What’s it like to NOT have surgery? I’ve had 35 various surgeries for my joints. Since it took 10 years to be diagnosed, I didn’t know surgery was a last resort in EDS patients due to healing problems. Of those 35 surgeries, 22 of them have been on both my shoulders/shoulder blades. How did I injure them? Crutches. No, you didn’t read that wrong. I was on crutches for a total of 16 months while carrying a heavy high school backpack. The motion required to use crutches and carry my backpack sheared the muscles off both of my shoulder blades. This should not have happened. If I didn’t have EDS my muscles would be much stronger, and not as fragile. I had excruciating scapular pain. I couldn’t believe I had to deal with upper body injuries when I had just finished enduring 5 surgeries on my legs from Feb. 2006-March 2007 during my junior and senior years of high school. Surgery was necessary on my R. ankle, 2 on my R. knee, and both hips. I initially hurt myself on Sept. 21, 2005 playing flag football in high school gym class. I jumped up to try to catch a football I knew was too high. Despite knowing this, my competitive nature grabbed ahold, and I couldn’t not try. It’s a decision I sometimes wish I could take back because my body has never been the same since. That landing was my catalyst that made EDS apparent. My muscles weakened from lack of exercise and my joints became unstable. If you fast forward to where I am today you can add six spinal fusions, and two halo brace applications to the crazy list of surgeries. I live with chronic pain.
What’s it like to NOT have pain? It is weird on the rare occasion that I have a day where my pain is below baseline. It throws me off, and I don’t know what to do with myself. My life revolves around my body, physical therapy, doctor appointments, and surgery. I try my hardest to not let the medical dictate my life but sometimes there is just no winning. It’s important I remember the medical doesn’t strictly impact my life. It impacts my family’s life too. Sometimes the frustration that I get is taken out on those who love and care for me most because they’re in the line of fire. Guilt then arrives and I feel bad for whatever it is I may have said or how I acted. Severe pain does that sometimes. It’s not an excuse but it happens. I’m human. I know I’m lucky to have an extremely supportive family with the consuming medical. You’d be surprised how many don’t have the support, and it’s sad. My family has always been by my side.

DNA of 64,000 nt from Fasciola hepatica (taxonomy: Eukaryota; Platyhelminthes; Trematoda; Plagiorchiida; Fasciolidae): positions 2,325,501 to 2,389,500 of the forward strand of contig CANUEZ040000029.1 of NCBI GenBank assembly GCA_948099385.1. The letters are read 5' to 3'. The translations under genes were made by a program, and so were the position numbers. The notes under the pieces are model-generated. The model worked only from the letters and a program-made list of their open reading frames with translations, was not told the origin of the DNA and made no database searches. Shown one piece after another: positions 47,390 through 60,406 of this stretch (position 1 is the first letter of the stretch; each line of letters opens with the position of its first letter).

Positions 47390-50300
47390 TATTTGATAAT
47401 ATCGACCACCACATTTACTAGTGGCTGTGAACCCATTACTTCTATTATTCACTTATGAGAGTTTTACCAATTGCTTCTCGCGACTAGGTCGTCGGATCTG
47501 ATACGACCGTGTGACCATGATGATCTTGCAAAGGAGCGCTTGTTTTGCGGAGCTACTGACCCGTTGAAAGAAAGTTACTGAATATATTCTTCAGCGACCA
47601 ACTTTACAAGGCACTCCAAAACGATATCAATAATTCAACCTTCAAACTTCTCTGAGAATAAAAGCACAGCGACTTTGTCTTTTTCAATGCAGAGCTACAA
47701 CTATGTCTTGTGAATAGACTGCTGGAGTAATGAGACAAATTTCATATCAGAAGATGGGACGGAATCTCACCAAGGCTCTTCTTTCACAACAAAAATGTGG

The life I had planned wasn’t meant to be. I’ve been trying as hard as I can to take the experiences I’ve dealt with and use them in a positive way to raise awareness for a syndrome that isn’t commonly known in the medical community because no 2 cases are the same. If I can prevent one person from going through what I have then it’s a win. When people say I’m, ‘Inspirational’ it’s sometimes awkward because I don’t think of myself that way. I’m just sharing my story because I’m young, sometimes use bracing, have a handicap placard, and spend a lot of time in hospital environments just like many others.
I wish people would be kind and give the benefit of the doubt to both young and old who are moving slow, using a handicap parking space, a mobility aid, etc. It’s not your job to judge. Majority of us are already self-conscious and get nervous about what others will think. We’re not making our symptoms up. EDS can be an unpredictable beast. Just because a person looks healthy, doesn’t mean the inside of their body is. People usually want to present themselves as healthy, competent individuals. That’s part of the reason why invisible illness is hard to identify; so many of us are really good at hiding the pain we’re in. Life with EDS isn’t easy. I’ve learned you have to find daily joy while in the middle of the storm as you try to live your life.
Christopher Reeves once said, ‘A hero is an ordinary individual who finds the strength to persevere and endure in spite of overwhelming obstacles.’ I don’t consider myself a hero but somewhere along the way I have found the strength to persevere and keep moving forward even when I felt like I couldn’t. Being vulnerable has shown me it has the ability to give others strength, hope, and encouragement.”